This first picture is just for fun, lest you get the idea from the rest of these pics that everything always looks so put together in our house.
{Here's Georgia "helping" me with the decorations the day before. She's in pajamas, eating dry Cheerios, it's about 5:00 p.m., and she has strewn cupcake wrappers everywhere, amidst a pillow that she dragged into the kitchen and a toy stroller she knocked over.}

We covered all tables and parts of the wall in butcher paper for drawing. Crayons were on sale for back to school at Target, so I was able to get several hundred for just $4.00.

The cupcakes were maybe my favorite use of the theme. I bought a nice set of food coloring (which I'll be able to continue using for a long time), and made a veritable rainbow of frosting colors, in various shades of each hue. I purchased the edible crayon cupcake toppers.

Originally I thought I would go on Flickr to find cool pictures of crayons to use in our decorations, but I couldn't figure out how to print them. Then I thought, why don't I just photograph some crayons myself? Here is a no-sew Happy Birthday banner that I made out of 4x6 prints of my crayon snapshots.

Here's a better look at one of my crayon shots. They're all available under my Flickr handle (baumgak) if anyone wants to use them.

My niece, Alice, drawing on our walls. I figured drawing on the walls would be a treat seeing as how it's usually a big no-no.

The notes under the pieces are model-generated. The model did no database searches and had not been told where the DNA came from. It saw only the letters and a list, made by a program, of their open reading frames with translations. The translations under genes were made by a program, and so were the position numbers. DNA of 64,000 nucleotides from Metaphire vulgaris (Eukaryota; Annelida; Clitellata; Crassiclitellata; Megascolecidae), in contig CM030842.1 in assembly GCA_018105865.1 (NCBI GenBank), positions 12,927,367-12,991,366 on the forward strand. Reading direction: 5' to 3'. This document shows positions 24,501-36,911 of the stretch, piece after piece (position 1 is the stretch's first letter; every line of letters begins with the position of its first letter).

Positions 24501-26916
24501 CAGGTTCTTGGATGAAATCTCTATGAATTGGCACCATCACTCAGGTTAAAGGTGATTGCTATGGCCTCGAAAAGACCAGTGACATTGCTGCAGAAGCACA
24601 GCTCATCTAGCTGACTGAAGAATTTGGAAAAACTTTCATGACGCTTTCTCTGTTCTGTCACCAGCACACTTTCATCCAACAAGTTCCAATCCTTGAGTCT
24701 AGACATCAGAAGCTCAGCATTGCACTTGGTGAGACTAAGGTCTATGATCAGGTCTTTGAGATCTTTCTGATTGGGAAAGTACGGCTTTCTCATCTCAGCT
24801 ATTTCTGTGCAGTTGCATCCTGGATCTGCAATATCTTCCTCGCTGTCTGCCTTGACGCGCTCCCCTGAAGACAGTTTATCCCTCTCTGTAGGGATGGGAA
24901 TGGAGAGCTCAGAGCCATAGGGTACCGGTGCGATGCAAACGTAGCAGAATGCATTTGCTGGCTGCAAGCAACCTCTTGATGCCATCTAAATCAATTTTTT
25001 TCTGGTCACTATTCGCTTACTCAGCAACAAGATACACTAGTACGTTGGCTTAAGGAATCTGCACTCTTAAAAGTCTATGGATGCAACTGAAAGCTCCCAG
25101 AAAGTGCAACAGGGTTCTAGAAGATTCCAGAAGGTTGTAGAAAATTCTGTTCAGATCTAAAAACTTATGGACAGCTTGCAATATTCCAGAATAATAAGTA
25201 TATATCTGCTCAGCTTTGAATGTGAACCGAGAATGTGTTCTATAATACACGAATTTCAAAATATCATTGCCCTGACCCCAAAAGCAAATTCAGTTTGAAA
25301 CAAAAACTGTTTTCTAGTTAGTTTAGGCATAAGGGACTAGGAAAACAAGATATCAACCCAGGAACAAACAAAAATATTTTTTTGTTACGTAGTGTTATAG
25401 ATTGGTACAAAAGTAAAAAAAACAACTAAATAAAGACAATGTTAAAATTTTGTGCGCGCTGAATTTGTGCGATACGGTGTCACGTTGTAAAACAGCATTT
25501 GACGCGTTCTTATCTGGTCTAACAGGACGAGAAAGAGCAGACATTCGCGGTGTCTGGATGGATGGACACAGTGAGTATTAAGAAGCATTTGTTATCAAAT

Alice drawing on wall

I discovered this after the party. I believe it's supposed to say "Juney and Georgia".

We had a ton of fun making the favors, and they were a great tie-in to the theme. Here's a picture of the favors before they were bagged. Georgia helped me to upcycle crayon bits from the bottom of her box into star and circle shapes by melting them in the oven. Instructions found here. (Tips: Do not use washable crayons. If using silicone pans, put oven at 200.) Also, I adapted an idea I think I originally saw on Design Mom of taking a photo of an outstretched fist and inserting a lollipop stick, but instead we did it with crayons. Such a cool effect! I must say I'm impressed with us that we were able to get a usable shot of June for this purpose, since she can't make a fist on demand. She is pictured handing someone a tiny leaf that she found on the ground. Hey, whatever works!

We played "Drop the Crayon", a variation on the more familiar "Drop the Clothespin", wherein the goal is to drop a small object into vessels decreasing in size with each round. We started with a large metal mixing bowl and worked down to a drinking glass.

Sam checking out whether Harry made it.
He did!

Here I am casting a spell on the presents. Just kidding. Actually, in lieu of other gifts, we did a book exchange. Every child came with a wrapped book, and every child got to go home with a book new to him or her. I think it worked great for a very small group of young children close in age like we had.